Why are we seeing so many UFOs over America all of a sudden?

A U.S. fighter jet takes off from a runway in Alaska and flies toward snowy mountains
An F-22 fighter jet takes off from a U.S. military base in Alaska. The military used an F-22 to shoot down a Chinese spy balloon over South Carolina on Feb. 4 (Image credit: Jamal Wilson)

In the span of two weeks in February 2023, U.S. military pilots shot down four mysterious objects spotted over the United States and Canada.

The military identified the first of these objects as a 200-foot-tall (60 meters) Chinese spy balloon, floating approximately 60,000 feet (18,200 meters) over Alaska in late January; the government tracked the balloon for several days as it floated southeast across the country, eventually shooting it down off the South Carolina coast with a fighter jet on Feb. 4.

The other three objects — which include a car-size cylinder shot down over Canada's frigid Yukon territory and a strange octagonal object shot into the waters of Lake Huron — remain unidentified, and were all destroyed between Feb. 9 and 12. These three objects were less sophisticated than the spy balloon, White House officials said in a Feb. 13 press briefing, and floated between altitudes of 20,000 and 40,000 feet (6,000 and 12,000 m). However, they were flying in airspace used by commercial airplanes, which added to the security risk, government officials said.

These rapid-fire incidents have left many wondering why the government is suddenly detecting — and destroying — so many unidentified objects in U.S. and Canadian airspace. Are there really more objects up there than usual, or is the military simply getting better at tracking them?

Sailors recover a high-altitude surveillance balloon from the water off the coast of South Carolina on Feb. 5 (Image credit: Getty)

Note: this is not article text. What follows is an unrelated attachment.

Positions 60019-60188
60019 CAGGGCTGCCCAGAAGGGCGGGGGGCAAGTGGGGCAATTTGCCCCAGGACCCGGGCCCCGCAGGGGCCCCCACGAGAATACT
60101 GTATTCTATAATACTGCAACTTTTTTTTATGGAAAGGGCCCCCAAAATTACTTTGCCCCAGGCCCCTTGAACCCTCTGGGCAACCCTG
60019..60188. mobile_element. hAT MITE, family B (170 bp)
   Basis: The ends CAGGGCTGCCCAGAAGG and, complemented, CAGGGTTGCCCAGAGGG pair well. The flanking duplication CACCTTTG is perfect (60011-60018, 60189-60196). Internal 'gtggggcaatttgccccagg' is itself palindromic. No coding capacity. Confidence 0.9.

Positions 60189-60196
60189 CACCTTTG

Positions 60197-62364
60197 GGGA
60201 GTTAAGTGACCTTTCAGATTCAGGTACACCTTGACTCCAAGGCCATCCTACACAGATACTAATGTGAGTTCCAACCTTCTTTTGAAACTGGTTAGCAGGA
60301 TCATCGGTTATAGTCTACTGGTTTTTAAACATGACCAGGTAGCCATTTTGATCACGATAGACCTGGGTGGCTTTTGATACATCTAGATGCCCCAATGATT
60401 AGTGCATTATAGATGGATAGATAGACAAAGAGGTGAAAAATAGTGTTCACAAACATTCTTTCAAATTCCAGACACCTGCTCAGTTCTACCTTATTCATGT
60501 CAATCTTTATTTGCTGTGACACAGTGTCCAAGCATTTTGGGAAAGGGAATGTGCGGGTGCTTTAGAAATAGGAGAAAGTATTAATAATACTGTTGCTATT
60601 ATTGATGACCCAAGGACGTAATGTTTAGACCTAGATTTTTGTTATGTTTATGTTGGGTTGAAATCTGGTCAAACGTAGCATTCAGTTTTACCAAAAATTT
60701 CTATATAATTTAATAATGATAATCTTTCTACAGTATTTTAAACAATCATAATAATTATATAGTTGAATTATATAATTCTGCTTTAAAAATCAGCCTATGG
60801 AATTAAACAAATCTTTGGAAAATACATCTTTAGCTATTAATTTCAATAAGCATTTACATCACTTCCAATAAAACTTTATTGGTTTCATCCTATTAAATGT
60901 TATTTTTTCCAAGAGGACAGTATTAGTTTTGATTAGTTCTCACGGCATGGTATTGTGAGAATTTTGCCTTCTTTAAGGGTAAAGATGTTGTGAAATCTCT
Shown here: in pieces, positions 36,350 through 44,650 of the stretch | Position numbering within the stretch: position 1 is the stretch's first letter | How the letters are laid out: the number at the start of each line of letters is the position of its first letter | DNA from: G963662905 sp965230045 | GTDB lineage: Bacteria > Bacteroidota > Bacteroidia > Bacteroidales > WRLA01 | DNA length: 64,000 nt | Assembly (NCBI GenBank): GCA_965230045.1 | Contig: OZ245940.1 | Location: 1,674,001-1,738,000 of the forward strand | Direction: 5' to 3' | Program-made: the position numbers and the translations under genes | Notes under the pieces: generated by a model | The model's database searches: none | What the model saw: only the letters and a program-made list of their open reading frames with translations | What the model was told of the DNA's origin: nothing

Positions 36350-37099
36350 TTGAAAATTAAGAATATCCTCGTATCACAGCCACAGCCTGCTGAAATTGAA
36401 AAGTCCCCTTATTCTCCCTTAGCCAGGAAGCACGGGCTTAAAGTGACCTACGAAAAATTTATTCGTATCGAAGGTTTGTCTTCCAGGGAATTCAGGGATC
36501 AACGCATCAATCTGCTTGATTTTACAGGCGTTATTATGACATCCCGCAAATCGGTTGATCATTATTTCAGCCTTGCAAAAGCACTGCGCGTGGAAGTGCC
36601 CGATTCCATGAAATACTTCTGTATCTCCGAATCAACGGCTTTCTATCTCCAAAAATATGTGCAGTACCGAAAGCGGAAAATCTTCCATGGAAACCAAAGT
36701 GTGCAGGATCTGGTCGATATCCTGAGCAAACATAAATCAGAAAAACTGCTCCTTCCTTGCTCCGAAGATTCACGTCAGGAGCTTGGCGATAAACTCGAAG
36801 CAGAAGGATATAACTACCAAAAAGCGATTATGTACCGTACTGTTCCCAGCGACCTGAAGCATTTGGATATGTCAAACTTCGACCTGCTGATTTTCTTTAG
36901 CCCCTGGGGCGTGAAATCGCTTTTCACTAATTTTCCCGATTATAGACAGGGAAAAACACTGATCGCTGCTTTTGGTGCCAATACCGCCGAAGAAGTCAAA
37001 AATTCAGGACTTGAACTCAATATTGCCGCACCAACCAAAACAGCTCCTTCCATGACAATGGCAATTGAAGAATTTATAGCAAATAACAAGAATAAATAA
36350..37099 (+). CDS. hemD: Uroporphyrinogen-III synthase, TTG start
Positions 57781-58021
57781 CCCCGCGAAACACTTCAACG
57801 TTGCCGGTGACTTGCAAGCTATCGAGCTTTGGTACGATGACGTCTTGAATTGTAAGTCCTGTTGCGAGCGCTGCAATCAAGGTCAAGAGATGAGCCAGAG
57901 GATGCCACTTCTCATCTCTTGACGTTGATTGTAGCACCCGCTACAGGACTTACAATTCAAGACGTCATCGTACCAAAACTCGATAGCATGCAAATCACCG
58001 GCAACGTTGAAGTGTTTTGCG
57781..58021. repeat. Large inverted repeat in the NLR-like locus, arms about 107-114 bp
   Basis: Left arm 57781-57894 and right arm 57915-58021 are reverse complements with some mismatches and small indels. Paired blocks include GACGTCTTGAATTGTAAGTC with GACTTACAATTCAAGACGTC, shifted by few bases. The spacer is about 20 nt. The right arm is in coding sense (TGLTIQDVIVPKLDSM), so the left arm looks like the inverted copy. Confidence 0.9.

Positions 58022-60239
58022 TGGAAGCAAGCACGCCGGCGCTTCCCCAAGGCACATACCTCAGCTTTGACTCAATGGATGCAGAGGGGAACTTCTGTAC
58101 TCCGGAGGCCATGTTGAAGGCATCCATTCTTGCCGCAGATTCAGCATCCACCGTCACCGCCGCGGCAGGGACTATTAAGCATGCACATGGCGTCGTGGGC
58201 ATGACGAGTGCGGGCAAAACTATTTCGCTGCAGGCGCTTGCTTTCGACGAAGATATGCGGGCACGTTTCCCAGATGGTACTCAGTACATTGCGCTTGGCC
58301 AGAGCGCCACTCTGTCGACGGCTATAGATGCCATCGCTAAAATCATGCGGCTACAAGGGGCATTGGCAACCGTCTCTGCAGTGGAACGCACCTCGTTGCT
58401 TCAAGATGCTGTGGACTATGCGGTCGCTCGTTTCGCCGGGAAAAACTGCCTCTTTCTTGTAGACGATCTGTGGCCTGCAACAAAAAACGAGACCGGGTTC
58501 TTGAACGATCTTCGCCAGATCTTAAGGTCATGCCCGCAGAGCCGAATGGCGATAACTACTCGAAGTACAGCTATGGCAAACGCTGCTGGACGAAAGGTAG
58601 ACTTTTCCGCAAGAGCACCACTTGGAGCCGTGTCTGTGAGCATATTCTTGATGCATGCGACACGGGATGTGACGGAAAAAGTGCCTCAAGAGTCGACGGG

While it's impossible to know for sure how many objects are in a given country's airspace at any time, government officials have been clear on one point: Following the detection of the Chinese surveillance balloon in late January, the military deliberately broadened its search for foreign objects at similar altitudes. That effort, apparently, has been a success.

"We have been more closely scrutinizing our airspace at these altitudes, including enhancing our radar, which may at least partly explain the increase in objects that we've detected over the past week," Melissa Dalton, the assistant secretary of defense for Homeland Defense and Hemispheric Affairs, said at a news briefing on Feb. 12.

In other words: After the military successfully tracked the spy balloon across the country for several days, they learned the best way to detect similar objects at similar altitudes that had previously gone unnoticed, Jack Weinstein, a professor of international security at Boston University and retired lieutenant general with the U.S. Air Force, told Live Science in an interview. 

"I think it all stems from the balloon," Weinstein said. "It appears to me that the military is just now figuring out how to track those items."